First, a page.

Main Question or Discussion Point
What is the meaning of a pathological function?
Being non-linear, I would assume that this means there will exist non-integers a, so that for some x, we have the non-equality:Often it refers to a function used as a counter-example for what appears to be an obvious statement. For example, there exist non-linear functions that satisfy f(x+y)= f(x)+ f(y) for all real x,y.
Actually, I can't give an example of such a function, but I can tell you how to construct one yourself!Being non-linear, I would assume that this means there will exist non-integers a, so that for some x, we have the non-equality:
Could someone be generous enough to provide an example of such a function?
It entirely depends on the context. Pathological in these contexts means, roughly, 'displaying some very bad behaviour that we can justifiably claim is not representative of the 'average' case'.
Often it refers to a function used as a counter-example for what appears to be an obvious statement. For example, there exist non-linear functions that satisfy f(x+y)= f(x)+ f(y) for all real x,y.
That is,And frequently to one thing that is a counter example to lots of related statements.
Quite true,though it is perhaps that those examples didn't realize that what they presumed was generic, or wished to be generic, was actually not generic. However, as you say, it is not a term with any solid meaning. And I did put average in quotes (and didn't use the word generic, which is also not a well defined term!).In the last bullet, I quibble slightly with what matt grime said: in my experience, particularly in the context of discoveries by nineteenth century analysts, "pathological functions" are always "counterintuitive" but their bad behavior often turns out to be, in some sense, "generic".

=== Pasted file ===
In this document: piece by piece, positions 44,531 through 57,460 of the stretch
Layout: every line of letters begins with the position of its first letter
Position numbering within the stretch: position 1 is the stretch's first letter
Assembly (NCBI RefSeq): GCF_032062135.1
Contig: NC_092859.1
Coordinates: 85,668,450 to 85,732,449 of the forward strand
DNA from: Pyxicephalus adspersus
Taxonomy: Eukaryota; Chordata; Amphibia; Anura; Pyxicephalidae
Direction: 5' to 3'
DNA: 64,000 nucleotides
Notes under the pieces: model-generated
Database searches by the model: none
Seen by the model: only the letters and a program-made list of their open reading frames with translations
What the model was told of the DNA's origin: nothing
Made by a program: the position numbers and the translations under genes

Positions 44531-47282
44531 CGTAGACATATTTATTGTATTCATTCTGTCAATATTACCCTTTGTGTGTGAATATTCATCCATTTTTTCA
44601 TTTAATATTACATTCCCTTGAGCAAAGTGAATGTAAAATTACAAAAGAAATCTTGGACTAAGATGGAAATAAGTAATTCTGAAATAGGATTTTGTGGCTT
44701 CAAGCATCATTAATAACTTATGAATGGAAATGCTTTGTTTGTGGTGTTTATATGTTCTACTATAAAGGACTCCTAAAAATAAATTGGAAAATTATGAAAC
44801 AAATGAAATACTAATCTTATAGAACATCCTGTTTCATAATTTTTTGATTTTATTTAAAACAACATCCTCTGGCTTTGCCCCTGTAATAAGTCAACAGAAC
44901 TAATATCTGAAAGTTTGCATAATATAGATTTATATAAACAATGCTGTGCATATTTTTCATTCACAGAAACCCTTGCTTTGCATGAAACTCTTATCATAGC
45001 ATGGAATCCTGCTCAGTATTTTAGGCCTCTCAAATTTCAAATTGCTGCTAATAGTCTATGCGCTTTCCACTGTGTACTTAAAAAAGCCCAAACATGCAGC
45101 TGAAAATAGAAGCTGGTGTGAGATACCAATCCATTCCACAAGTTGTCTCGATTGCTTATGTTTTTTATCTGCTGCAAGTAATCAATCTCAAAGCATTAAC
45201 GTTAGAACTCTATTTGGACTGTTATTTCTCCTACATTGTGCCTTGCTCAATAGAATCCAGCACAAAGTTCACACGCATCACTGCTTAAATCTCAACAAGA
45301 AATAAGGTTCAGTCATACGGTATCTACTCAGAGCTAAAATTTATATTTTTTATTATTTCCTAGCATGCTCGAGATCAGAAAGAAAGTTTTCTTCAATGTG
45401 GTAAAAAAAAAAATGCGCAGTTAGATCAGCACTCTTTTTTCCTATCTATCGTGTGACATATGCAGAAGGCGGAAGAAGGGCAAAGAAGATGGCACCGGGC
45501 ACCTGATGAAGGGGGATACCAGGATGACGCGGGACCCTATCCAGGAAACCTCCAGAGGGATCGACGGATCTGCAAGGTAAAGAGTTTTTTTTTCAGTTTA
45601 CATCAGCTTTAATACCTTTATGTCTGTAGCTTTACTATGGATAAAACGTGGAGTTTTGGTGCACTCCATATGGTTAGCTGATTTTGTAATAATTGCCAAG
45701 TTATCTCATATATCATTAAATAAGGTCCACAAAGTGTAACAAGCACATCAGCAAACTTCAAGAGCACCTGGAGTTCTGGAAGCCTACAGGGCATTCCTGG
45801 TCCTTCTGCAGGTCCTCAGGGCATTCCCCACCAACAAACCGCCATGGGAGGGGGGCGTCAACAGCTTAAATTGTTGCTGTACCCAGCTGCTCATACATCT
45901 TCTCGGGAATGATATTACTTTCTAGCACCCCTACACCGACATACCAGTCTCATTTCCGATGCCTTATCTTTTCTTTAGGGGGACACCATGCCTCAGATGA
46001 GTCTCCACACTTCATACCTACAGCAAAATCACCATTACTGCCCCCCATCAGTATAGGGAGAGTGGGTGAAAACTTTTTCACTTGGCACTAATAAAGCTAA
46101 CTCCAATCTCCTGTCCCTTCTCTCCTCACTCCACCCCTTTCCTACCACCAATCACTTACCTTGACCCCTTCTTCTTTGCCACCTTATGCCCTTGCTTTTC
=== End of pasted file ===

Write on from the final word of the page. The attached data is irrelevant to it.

Cool!Actually, I can't give an example of such a function, but I can tell you how to construct one yourself!
Consider the real numbers as a vector space over the rational numbers. There must exist a basis for such a vector space (there exist a basis for any vector space over any field) but the basis clearly must be uncountable so I can't give you an example. I can, however, assert that 1 and e, for example, are independent and so I can construct a basis containing 1, e, and uncountably many other numbers. Define f(1)= 1, f(e)= 2, f(x)= 0 for x any "basis" number other than 1 or e. Define f(x) for any other x "by linearity". That is, write x as a linear combination a1(1)+ a2(e)+ .... Then f(x)= a1+ 2a2. That, since it is a linear function over the vector space, satisfies f(x+ y)= f(x)+ f(y). It also satisfies f(qx)= qf(x) where q is any rational number but not for q equal to an irrational number. In particular, it is not of the form f(x)= Cx and, so, can be shown not to be continuous.
That is a really "pathological" function! If you attempted to draw its graph, you would have to blacken the entire paper. I don't mean by that that its graph contains every point in the plane. It is, after all, a function and so if crosses any vertical line only once. However, what ever pencil or pen you use to draw the graph has a point with some non-zero radius. What is true is that the graph is "dense in the plane"- every point in the plane is within distance [itex]\delta[/itex] of a point of the graph for any [itex]\delta> 0[/itex].